November 1, 2014
SACRAMENTO, Calif. (AP) - A state lawmaker wants to set basic standards for the short-term day care centers that are growing in popularity at fitness centers, shopping malls, grocery stores and other businesses.
Democratic Sen. Leland Yee of San Francisco says SB766 would provide some protections for families. Unlike full-time child care providers that are regulated by the state Department of Social Services, drop-in child care centers are not regulated or required to be licensed because parents are on the premises.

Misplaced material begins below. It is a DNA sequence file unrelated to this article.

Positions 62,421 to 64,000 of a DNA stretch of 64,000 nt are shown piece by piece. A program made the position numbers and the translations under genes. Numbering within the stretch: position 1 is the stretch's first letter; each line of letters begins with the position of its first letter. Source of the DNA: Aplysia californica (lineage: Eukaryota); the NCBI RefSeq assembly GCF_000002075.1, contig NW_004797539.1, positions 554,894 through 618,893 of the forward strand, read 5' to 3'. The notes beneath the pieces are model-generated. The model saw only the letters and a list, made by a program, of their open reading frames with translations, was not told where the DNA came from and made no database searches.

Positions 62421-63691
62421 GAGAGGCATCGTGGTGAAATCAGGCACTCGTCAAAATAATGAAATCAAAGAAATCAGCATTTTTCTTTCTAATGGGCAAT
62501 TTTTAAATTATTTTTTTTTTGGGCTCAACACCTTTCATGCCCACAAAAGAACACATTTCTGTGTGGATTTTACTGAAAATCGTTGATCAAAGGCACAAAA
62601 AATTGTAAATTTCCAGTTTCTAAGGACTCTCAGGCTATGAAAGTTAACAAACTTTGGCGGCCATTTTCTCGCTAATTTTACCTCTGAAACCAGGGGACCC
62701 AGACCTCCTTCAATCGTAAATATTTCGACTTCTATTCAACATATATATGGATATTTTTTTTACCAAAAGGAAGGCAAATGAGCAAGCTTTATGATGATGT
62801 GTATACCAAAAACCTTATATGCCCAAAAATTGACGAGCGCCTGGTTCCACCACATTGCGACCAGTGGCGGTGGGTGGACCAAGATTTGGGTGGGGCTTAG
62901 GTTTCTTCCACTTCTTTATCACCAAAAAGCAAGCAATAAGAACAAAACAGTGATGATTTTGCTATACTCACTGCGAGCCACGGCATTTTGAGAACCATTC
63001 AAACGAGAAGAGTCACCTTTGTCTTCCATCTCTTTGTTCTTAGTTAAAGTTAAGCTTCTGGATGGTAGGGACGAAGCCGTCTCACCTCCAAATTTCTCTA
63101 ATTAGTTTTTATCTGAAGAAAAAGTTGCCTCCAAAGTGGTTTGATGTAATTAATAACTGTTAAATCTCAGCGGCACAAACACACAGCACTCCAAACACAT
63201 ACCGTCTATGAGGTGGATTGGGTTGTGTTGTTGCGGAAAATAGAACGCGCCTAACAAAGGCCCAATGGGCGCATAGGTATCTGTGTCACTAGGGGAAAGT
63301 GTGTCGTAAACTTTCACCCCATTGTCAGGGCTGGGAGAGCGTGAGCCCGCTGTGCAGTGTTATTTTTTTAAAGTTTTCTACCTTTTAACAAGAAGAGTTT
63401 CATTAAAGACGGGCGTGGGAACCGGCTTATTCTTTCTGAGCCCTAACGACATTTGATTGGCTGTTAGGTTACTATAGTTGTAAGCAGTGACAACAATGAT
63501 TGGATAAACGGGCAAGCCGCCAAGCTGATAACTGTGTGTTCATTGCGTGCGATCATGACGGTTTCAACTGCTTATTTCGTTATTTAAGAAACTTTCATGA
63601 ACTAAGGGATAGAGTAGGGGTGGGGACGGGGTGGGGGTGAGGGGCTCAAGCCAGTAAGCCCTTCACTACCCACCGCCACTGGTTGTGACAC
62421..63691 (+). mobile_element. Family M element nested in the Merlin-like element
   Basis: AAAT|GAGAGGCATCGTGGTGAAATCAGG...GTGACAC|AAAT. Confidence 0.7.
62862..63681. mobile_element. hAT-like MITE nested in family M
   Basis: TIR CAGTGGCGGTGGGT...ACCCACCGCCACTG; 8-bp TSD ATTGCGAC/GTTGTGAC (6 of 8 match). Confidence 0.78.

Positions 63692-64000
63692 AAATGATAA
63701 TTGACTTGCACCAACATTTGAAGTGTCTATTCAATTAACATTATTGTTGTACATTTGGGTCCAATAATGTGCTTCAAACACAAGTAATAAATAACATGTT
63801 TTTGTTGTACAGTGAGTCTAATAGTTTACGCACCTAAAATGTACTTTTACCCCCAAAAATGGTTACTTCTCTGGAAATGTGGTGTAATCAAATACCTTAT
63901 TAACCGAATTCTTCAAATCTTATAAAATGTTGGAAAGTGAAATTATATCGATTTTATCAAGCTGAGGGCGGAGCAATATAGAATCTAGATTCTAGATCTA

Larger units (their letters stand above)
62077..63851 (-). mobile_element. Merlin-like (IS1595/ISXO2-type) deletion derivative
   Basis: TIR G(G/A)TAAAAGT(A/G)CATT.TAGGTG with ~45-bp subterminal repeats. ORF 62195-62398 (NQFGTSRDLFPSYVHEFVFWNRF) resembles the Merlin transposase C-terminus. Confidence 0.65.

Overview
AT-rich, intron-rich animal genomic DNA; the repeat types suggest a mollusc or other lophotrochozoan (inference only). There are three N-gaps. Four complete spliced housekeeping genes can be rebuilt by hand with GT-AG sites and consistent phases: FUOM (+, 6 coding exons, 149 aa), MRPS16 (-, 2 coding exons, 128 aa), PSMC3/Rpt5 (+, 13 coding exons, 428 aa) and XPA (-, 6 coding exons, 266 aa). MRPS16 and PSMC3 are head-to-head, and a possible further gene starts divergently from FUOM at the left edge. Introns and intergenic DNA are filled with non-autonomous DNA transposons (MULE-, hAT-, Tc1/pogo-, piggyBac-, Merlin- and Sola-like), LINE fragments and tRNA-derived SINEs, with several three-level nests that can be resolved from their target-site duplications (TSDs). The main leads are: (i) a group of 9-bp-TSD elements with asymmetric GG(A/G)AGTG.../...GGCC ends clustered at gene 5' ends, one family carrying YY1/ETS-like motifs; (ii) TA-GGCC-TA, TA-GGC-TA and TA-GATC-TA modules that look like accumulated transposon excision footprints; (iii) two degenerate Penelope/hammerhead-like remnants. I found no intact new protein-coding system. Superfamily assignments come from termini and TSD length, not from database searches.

His bill would require workers at these drop-in day care centers to undergo criminal background checks and be at least 18 years old. The centers would have to meet a minimum ratio of staff to children.
Yee's bill will be heard for the first time Tuesday in the Senate Rules Committee.
Copyright 2014 Associated Press. All rights reserved. This material may not be published, broadcast, rewritten, or redistributed.
Viewers with disabilities can get assistance accessing this station's FCC Public Inspection File by contacting the station with the information listed below. Questions or concerns relating to the accessibility of the FCC's online public file system should be directed to the FCC at 888-225-5322, 888-835-5322 (TTY), or firstname.lastname@example.org.